Nature is a complex collection of ecosystems, each containing many species. To understand how ecosystems are changing, statistical methods — abstract, mathematical representations of ecological systems — are often employed.
Using data gathered from the field, these methods can be used to characterise an ecosystem. This allows predictions to be made about how ecosystems might respond to proposed human activity, showing potential environmental impacts.
Traditional approaches have tended to concentrate on one species at a time, because modelling more than this is extremely challenging mathematically. Although these can give useful information about a single species, they are unable to show how large numbers of species act together, so they cannot be used to model the behaviour of a real ecosystem.
To help with this, Distinguished Professor Marti Anderson of the New Zealand Institute for Advanced Study has spent her career finding ways to improve statistical approaches for modelling ecosystems. ‘I realised that the statistical methods that were needed didn’t exist, so I started to look at developing my understanding of newer types of methods that were more computer-intensive. I was able to develop new methods that would work not just for my data but also for anybody’s data who was working in ecology or the environment.
‘My work is quite broad. I publish formal mathematical statistical methods, but these can be applied to any ecological system that has multiple variables, from trees in a forest to microbes in the soil. There are lots of really interesting contexts where these methods are being used and new insights are being brought to life because of these new tools.’
As well as her work in developing new mathematical methods, Distinguished Professor Anderson is also an active ecologist. Currently, she is working on a joint project with the Museum of New Zealand Te Papa Tongarewa, funded by a Marsden grant, to learn more about how the biodiversity of fishes changes as the ocean becomes deeper. Biodiversity is known to be affected by environmental extremes; for example, near the poles species become fewer than near the equator, where conditions are more favourable. A similar situation is seen with altitude — from sea level to a high mountain peak, the environment gradually becomes more variable and more extreme, affecting biodiversity.
I am really interested in these big-scale biodiversity questions: What are the different forms that life takes? What are the functions that they perform? How are they related in evolutionary time? What sort of threats do they have?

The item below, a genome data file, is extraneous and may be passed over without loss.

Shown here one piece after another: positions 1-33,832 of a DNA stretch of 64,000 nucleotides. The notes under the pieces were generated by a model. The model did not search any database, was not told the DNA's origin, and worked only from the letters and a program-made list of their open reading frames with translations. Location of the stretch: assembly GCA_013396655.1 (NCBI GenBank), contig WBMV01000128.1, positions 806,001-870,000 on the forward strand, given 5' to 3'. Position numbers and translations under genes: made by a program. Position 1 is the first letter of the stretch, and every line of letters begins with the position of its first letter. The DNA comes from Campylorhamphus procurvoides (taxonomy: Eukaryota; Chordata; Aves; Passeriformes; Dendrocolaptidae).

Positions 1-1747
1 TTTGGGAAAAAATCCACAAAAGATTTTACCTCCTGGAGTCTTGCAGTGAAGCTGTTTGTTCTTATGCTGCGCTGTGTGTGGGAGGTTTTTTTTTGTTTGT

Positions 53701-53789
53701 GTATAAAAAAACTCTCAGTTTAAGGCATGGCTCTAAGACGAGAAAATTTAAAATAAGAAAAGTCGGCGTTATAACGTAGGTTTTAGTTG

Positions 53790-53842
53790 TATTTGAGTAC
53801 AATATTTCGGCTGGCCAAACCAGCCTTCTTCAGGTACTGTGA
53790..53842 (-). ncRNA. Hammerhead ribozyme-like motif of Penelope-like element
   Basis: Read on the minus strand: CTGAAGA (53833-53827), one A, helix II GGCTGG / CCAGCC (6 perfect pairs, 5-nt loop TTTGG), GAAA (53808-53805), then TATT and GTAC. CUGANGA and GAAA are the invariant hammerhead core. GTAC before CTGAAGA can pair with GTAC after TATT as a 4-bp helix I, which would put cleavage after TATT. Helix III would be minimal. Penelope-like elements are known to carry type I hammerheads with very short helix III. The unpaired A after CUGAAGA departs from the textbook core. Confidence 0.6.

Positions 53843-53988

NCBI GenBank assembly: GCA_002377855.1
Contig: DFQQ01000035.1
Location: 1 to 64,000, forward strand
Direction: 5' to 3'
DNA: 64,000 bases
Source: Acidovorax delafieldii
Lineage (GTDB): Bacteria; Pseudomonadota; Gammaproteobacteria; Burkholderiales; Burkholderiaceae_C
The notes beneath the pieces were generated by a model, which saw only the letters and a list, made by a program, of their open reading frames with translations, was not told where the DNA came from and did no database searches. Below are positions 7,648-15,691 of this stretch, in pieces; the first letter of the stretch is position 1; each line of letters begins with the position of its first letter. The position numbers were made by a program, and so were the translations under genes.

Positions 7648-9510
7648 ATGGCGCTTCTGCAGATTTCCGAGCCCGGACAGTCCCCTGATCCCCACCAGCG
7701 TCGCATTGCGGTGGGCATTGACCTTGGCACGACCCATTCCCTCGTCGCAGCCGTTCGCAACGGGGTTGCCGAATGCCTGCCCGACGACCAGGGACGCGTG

DISTINGUISHED PROFESSOR MARTI ANDERSON
The current project is looking at how biodiversity is affected by extremes that occur in the depths of the ocean where, for example, light is scarce. As part of this, PhD student Lizzy Myers is developing a database containing measurements of fishes, from shallow waters to depths of up to 1200 metres, to see how they are changing with depth. Concurrently, postdoctoral researcher Dr David Eme is developing a new phylogenetic tree for New Zealand marine fishes to enrich our understanding of the emergence of fish traits through time.
‘I am really interested in these big-scale biodiversity questions,’ says Distinguished Professor Anderson. ‘It’s moving from just counting how many species we’ve got to asking questions like: What are the different forms that life takes? What are the functions that they perform? How are they related in evolutionary time? What sort of threats do they have? Those kinds of questions are going to be underpinned by a lot of fundamental science. I am thinking about how we can include functional information and shared evolutionary ancestries in our modelling.’
As well as her academic work, Distinguished Professor Anderson is also the director of software company PRIMER-e, which produces ecological modelling software widely used by experts in a variety of fields, from ecologists to government agencies such as NIWA, Landcare Research, the Environmental Protection Authority, and the National Oceanic and Atmospheric Administration in the United States, as well as private environmental consultants. The company also runs specialist workshops on using the software.
‘I just love learning about nature and I love interacting with people to help them gain new insights,’ she says. ‘I get emails from people all over the world every day asking for advice about analysing their data, and they are often working in really interesting systems; for example, analysing pumice stones that were shooting out of volcanoes, floating in the ocean and then washing up on a beach. They collect the pumice, see what critters have colonised it, and try to work out its origin and its travel though time. In this field, you find this beautiful conversation between the ecologist who is asking the right question and the statistician who can help them answer it; then there is the statistician who, in turn, develops a new method that allows the ecologist to answer questions they haven’t been able to ask before.’
Dates 2016–2018; 2017–2018
Funders The Marsden Fund; James Cook Research Fellowship, Royal Society Te Apārangi
Websites Multivariate statistics for ecologists, NZ Institute for advanced study